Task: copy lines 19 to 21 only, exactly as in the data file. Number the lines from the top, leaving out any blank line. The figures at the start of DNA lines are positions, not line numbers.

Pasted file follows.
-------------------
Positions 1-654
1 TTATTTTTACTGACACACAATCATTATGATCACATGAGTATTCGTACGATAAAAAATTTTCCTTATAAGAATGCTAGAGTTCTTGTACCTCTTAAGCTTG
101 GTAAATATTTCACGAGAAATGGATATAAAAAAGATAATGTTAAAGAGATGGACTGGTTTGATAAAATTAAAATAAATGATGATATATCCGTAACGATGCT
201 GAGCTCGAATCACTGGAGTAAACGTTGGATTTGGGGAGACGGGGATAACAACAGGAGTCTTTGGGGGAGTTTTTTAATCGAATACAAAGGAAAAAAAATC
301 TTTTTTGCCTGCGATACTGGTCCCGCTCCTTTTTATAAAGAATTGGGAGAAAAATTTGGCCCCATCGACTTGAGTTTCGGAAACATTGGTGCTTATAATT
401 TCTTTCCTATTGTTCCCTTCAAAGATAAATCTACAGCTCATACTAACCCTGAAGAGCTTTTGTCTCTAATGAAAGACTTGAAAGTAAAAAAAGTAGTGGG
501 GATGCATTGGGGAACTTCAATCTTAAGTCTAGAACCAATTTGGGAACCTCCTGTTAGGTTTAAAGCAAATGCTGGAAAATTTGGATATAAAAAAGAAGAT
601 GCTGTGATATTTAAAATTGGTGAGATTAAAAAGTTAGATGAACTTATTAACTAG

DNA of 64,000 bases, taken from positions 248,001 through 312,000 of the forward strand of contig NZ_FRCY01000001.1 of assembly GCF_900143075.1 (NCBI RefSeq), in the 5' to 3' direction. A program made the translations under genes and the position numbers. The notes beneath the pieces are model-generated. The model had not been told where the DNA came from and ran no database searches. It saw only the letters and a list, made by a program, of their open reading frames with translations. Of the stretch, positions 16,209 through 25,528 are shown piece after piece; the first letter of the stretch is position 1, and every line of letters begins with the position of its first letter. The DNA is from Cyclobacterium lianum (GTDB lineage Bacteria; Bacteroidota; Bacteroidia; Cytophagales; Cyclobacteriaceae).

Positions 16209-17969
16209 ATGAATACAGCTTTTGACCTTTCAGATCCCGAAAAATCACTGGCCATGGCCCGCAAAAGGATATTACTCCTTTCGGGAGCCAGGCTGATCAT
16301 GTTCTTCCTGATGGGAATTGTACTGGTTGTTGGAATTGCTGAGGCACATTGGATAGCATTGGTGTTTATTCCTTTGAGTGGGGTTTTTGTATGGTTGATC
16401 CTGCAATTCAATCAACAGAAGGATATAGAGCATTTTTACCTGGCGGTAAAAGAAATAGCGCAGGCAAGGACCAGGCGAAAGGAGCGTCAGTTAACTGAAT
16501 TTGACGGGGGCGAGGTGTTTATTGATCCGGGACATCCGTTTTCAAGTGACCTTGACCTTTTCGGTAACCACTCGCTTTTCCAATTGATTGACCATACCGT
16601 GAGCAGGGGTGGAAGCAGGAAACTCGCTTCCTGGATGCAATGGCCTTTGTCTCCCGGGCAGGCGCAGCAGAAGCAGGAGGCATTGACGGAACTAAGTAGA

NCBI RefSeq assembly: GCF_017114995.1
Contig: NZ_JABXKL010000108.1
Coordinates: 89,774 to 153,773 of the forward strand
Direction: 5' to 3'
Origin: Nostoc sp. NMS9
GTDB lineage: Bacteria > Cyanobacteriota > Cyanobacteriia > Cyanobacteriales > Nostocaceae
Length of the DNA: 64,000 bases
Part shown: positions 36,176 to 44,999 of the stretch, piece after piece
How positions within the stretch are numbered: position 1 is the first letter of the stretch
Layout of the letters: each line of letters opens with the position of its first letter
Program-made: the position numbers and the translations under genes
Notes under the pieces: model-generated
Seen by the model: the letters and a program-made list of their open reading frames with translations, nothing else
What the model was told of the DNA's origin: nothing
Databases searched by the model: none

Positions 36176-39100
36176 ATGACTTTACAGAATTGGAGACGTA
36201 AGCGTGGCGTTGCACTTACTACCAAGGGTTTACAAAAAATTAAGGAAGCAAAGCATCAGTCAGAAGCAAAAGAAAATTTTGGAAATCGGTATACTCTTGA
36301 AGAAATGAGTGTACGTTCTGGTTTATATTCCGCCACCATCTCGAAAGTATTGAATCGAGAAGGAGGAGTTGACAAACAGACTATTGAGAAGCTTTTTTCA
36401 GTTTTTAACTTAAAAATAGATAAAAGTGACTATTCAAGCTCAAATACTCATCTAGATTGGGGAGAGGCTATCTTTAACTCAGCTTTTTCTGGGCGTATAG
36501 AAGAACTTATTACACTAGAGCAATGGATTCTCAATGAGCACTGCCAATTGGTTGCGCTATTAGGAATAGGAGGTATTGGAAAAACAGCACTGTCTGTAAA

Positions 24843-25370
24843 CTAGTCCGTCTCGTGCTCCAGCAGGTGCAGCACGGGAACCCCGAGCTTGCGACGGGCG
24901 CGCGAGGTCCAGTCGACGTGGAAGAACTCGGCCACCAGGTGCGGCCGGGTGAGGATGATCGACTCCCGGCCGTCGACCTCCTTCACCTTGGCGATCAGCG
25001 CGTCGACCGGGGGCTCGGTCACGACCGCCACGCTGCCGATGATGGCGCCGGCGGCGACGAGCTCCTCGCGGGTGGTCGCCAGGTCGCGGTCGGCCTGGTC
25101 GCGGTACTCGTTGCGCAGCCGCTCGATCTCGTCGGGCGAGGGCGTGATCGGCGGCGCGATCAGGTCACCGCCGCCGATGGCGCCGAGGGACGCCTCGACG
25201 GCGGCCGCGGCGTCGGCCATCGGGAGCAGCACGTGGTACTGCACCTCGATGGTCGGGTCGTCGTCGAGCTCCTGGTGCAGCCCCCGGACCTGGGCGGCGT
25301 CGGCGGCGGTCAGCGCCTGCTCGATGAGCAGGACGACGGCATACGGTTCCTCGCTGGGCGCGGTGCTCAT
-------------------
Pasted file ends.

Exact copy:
Direction: 5' to 3'
Origin: Nostoc sp. NMS9
GTDB lineage: Bacteria > Cyanobacteriota > Cyanobacteriia > Cyanobacteriales > Nostocaceae